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In the C++ program below, I include the string.h file and I successfully instantiate the C++ string class in it and call one of its member functions: size().

#include <iostream>
#include <string.h>
using namespace std;

int main( )
{
    string s = "Hello";
    cout << "String: " << s << endl;
    cout << "Size of string: " << s.size() << endl;
    cin.get();
    return 0;    
}

The output is:

String: Hello
Size of string: 5

I am using Dev-C++ 4.9.9.2

My question: doesn't the string.h file just provide the functions for manipulating C strings? It doesn't include the definition of the C++ string class right? So, how is it that I am able to access the C++ string class without using #include <string>? My understanding is that the string.h file is the C strings library file and <string> includes the C++ string library file. Is this not right?

Thanks!

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1 Answer 1

up vote 7 down vote accepted

This is because std::string is defined though one of the files included in the <iostream> header. The streams provide support for input and output of strings, so they need to include a string header in order to define the corresponding >> and << operations.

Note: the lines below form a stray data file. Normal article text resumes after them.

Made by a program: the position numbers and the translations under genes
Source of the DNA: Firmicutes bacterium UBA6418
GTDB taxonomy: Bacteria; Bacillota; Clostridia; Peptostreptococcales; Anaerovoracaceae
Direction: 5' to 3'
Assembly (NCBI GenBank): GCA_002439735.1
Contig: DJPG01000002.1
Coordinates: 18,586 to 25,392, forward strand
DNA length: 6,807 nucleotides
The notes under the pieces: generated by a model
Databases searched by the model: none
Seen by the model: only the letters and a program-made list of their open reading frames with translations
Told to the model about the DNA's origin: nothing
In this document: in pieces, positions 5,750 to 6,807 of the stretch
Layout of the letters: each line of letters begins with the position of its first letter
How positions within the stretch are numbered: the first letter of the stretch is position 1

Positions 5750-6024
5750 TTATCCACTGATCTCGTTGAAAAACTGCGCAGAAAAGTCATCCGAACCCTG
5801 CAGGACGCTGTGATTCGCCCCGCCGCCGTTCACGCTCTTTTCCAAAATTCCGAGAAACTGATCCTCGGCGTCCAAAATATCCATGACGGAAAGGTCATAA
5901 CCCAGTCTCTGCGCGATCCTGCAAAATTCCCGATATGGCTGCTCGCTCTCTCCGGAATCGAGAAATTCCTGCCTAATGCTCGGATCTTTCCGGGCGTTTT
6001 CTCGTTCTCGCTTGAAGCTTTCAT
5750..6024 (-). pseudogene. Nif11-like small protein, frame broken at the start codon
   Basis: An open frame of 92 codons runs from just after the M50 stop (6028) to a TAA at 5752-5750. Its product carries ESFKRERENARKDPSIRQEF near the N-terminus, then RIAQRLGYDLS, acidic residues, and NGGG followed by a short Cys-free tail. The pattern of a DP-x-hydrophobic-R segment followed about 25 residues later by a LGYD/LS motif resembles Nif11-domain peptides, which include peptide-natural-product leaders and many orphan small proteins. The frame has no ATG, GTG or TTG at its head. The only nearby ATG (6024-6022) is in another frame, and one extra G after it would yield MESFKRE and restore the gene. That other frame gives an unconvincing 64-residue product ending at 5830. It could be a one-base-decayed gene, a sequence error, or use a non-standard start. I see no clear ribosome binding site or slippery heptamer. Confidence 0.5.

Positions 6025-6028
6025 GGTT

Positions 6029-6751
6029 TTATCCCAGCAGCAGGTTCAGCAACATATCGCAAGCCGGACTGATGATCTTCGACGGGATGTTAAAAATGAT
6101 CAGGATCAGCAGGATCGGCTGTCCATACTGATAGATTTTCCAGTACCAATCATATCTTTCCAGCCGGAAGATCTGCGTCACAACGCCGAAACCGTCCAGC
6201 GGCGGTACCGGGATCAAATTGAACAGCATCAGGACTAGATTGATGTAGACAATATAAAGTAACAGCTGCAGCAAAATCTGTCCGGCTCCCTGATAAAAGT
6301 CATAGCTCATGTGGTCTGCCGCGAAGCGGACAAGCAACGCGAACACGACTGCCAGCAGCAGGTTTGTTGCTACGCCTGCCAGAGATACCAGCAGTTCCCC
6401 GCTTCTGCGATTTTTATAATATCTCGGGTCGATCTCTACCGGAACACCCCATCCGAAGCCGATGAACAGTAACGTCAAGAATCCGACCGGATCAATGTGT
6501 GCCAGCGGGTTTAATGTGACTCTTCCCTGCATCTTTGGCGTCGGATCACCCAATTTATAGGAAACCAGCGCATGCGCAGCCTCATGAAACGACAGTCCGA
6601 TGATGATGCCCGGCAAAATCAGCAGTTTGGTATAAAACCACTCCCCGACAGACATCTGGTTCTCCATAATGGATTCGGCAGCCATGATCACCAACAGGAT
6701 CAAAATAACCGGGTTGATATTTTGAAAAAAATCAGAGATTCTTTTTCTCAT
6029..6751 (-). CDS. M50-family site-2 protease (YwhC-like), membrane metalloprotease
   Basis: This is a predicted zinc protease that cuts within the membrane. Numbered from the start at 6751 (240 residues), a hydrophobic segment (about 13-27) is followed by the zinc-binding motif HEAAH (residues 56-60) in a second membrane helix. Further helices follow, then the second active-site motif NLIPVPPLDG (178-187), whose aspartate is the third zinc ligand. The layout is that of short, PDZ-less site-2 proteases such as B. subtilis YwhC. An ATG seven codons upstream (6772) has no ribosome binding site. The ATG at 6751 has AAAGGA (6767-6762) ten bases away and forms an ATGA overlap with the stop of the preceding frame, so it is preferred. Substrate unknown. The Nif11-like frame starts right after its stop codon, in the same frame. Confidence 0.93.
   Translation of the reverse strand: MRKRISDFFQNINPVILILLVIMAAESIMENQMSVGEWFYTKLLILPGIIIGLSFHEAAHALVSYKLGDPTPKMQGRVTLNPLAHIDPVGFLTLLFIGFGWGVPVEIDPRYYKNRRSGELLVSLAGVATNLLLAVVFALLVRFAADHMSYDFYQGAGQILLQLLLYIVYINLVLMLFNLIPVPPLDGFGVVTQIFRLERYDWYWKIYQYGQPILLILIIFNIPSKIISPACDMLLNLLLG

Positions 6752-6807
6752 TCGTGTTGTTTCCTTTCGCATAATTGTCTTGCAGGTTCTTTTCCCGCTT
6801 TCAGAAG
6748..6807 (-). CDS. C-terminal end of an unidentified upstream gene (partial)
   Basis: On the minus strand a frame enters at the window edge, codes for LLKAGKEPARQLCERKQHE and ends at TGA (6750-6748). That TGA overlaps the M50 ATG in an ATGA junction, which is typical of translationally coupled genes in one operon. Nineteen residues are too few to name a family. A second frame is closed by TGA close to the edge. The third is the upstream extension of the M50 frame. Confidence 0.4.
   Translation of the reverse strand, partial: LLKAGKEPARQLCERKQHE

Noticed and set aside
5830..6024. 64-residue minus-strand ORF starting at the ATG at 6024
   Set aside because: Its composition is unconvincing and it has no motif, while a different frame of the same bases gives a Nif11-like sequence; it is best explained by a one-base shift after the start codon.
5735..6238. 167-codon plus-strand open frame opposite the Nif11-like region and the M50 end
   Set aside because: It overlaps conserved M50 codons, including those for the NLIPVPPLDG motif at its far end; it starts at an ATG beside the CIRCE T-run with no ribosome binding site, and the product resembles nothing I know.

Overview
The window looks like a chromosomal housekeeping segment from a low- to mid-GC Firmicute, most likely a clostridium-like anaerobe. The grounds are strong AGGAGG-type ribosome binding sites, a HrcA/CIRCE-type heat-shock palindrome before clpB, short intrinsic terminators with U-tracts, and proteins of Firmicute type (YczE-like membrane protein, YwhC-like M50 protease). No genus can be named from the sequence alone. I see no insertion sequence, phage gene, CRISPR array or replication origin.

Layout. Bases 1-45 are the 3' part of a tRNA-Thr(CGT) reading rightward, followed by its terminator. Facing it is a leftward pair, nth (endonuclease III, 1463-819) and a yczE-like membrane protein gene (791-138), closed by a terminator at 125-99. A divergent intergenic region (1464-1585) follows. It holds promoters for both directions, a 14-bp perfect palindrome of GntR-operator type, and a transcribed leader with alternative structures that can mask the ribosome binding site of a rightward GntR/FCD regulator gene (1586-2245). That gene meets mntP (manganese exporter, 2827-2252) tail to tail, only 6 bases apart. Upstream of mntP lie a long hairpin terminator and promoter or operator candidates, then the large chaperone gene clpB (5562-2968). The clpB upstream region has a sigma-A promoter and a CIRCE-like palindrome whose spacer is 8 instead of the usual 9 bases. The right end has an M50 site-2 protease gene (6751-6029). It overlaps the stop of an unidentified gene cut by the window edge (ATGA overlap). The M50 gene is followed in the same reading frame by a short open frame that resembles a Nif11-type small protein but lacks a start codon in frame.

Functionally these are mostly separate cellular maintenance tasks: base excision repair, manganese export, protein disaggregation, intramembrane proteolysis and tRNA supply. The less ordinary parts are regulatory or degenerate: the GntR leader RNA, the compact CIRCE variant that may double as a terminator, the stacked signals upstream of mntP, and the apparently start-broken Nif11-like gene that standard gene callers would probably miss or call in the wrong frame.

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Ahhhh, I see. BTW, what is the file that corresponds to <string>? I mean, what is the corresponding file's name and extension? –  GigaRohan Sep 20 '12 at 2:48
    
@GigaRohan This is system dependent: on my system (OS X w/gcc compiler) the file included from <iostream> is bits/stringfwd.h. It is included indirectly, through a chain of istream -> ios -> iosfwd. –  dasblinkenlight Sep 20 '12 at 2:59
    
The standard does not require it to be a file, but on my mac it's just /usr/include/c++/4.2.1/string. No extension. –  Nikolai N Fetissov Sep 20 '12 at 3:00
    
Ah I see, thanks! –  GigaRohan Sep 20 '12 at 3:08
    
Note that this is not 100% reliable. For starters, <iostream> just contains std::cin/cout/cerr/clog. << comes from <ostream> and >> comes from <istream>. Even if <iostream> included those, it is still possible that <istream> uses compiler magic to define >> without including <string> –  MSalters Sep 20 '12 at 9:10

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